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Uber suffered a major legal setback this week when a San Francisco judge ruled that the jobs of Uber drivers in California are similar enough that workers can sue the company as a class.

The class-action status means that many of California’s 160,000 current and former Uber drivers could be reclassified as employees of the company, rather than independent contractors, if the lawsuit prevails.

Should Uber lose the case, it could potentially upend the business model that has turned Uber into one of the world’s most valuable private tech companies, with a whopping $51 billion valuation. And it would send shock waves across a broad spectrum of richly-valued “sharing economy” start-ups that rely on independent contractor to keep costs low.

A wholesale change from contractors to employees could cost Uber tens of millions of dollars – or more, according to some estimates.

In today’s decision, Judge Edward Chen wrote that the plaintiffs had “met their burden to show that a class can be certified on both the threshold employment classification question and their claim for converted tips.”

However, Chen did not certify a class that could recoup reimbursements if the drivers are determined to be employees. The plaintiff’s attorney, Shannon Liss-Riordan, had argued that reimbursing mileage alone would be sufficient for drivers, but Chen found that it was unclear if that was in the best interests of a class of Uber drivers since many also pay for expenses like gum or water bottles.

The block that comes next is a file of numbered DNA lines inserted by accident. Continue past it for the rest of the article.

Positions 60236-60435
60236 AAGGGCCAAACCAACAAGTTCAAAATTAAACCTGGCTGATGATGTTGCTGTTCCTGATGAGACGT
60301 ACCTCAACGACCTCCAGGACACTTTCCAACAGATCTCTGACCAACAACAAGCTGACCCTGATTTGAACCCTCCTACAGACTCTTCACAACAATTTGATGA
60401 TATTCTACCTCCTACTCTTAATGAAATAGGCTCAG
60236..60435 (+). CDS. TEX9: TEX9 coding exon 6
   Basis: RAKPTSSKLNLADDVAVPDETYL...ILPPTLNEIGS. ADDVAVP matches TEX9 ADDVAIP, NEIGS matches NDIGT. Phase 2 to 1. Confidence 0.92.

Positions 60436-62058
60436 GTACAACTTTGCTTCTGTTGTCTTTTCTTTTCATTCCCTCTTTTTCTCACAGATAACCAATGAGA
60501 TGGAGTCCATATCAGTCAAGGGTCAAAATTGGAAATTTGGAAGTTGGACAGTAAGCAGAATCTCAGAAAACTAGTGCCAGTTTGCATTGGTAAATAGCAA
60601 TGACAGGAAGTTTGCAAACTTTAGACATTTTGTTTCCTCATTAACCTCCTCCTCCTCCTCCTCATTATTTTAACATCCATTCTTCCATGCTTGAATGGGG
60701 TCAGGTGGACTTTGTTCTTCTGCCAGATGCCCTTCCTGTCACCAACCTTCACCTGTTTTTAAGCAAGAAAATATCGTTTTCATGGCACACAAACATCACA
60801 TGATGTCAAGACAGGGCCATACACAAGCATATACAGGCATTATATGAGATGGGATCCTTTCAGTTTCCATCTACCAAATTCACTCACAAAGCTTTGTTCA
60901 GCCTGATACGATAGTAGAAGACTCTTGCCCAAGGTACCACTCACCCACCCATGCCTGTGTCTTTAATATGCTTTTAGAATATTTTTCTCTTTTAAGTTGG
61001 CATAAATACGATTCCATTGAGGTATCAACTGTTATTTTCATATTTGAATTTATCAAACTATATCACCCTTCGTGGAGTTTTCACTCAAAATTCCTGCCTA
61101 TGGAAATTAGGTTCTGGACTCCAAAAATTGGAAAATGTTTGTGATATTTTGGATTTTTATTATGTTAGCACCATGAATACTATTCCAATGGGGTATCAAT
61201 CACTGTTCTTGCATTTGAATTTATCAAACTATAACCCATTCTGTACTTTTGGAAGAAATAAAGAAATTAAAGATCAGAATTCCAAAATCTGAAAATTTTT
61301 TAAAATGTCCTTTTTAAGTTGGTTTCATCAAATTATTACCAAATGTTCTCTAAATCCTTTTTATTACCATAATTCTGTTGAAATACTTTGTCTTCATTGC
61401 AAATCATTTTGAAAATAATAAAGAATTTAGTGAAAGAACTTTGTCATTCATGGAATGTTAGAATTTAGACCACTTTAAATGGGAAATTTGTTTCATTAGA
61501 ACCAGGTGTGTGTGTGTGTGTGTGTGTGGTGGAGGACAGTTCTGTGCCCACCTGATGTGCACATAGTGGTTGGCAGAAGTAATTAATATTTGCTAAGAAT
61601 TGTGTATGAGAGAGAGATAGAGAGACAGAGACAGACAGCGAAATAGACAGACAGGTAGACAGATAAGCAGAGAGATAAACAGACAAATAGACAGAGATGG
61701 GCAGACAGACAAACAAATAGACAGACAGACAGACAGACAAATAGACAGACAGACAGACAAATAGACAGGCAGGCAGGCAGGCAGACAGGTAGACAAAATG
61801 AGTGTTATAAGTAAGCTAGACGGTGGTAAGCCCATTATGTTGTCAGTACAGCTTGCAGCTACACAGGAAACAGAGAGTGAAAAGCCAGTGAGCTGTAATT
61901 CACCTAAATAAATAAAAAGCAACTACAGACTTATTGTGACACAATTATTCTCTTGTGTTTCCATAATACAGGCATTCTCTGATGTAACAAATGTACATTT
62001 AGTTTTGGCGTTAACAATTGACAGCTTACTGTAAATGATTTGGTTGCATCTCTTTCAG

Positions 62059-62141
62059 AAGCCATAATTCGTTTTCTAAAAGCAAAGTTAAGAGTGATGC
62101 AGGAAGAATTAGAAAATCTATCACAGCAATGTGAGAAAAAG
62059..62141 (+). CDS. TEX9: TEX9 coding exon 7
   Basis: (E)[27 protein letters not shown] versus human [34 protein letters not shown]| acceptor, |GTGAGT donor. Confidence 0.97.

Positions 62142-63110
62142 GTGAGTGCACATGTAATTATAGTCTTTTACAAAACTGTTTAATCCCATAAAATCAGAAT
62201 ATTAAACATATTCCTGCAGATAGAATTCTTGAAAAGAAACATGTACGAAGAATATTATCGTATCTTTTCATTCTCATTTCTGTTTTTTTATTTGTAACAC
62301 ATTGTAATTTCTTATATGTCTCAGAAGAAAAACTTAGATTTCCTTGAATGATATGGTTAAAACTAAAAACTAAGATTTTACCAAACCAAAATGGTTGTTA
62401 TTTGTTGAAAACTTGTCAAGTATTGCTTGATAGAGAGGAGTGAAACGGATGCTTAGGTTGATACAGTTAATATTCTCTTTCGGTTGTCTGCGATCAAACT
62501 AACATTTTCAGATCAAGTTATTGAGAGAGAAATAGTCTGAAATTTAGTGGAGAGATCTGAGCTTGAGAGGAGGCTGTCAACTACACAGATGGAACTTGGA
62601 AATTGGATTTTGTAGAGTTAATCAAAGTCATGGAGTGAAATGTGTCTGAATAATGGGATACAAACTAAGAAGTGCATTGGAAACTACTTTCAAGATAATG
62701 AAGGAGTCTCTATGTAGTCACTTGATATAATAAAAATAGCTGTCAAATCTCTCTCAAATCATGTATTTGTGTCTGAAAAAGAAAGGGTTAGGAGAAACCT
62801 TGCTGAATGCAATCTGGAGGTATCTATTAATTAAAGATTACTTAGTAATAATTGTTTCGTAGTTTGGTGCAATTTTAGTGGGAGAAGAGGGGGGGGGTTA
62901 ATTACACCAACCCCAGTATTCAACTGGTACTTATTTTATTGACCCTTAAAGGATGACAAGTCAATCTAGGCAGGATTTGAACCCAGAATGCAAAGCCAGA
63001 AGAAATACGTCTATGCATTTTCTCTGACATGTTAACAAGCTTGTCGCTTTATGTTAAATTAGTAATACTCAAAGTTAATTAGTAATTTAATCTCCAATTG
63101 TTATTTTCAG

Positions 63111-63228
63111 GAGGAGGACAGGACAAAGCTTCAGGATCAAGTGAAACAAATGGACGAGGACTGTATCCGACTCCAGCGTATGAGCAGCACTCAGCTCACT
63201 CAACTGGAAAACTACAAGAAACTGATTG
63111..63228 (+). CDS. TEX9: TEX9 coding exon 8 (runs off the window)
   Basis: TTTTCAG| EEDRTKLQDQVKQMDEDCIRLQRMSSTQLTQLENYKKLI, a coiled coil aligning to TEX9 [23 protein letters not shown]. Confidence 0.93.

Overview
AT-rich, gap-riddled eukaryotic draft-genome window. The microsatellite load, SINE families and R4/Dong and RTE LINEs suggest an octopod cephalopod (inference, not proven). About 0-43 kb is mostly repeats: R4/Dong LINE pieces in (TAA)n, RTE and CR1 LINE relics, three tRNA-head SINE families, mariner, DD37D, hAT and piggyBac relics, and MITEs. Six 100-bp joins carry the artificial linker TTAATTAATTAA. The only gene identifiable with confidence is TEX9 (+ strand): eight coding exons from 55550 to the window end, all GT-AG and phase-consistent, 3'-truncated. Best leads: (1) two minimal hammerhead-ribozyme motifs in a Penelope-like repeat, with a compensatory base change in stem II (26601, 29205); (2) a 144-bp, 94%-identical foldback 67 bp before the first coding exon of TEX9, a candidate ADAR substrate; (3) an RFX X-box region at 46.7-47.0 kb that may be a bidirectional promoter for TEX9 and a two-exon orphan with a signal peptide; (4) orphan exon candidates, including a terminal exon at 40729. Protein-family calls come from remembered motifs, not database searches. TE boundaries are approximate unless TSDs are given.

The 1099 debate

Currently, Uber drivers are so-called “1099” independent contractors, called that because of the 1099 IRS form they fill out. Because they’re not employees of the company, they do not receive certain benefits, like overtime pay or reimbursement for expenses like gas or mileage.

Three former Uber drivers brought a misclassification suit against the ride-hailing company in 2013, claiming that its 160,000 drivers in California should be classified as employees.

Class-action status doesn’t mean Uber’s drivers are employees or entitled to tips – that’s still left for a jury to decide in a hearing that is likely many months out.

“Should the jury determine that the class members here are not Uber’s employees, this class action will have reached its end. Should the jury determine they are Uber’s employees, as discussed in greater detail below, they are likely to be entitled to relief as a class at least with respect to the California Tips law,” Chen wrote.

Today’s ruling means the case can proceed on behalf of any driver who meets the class certification.

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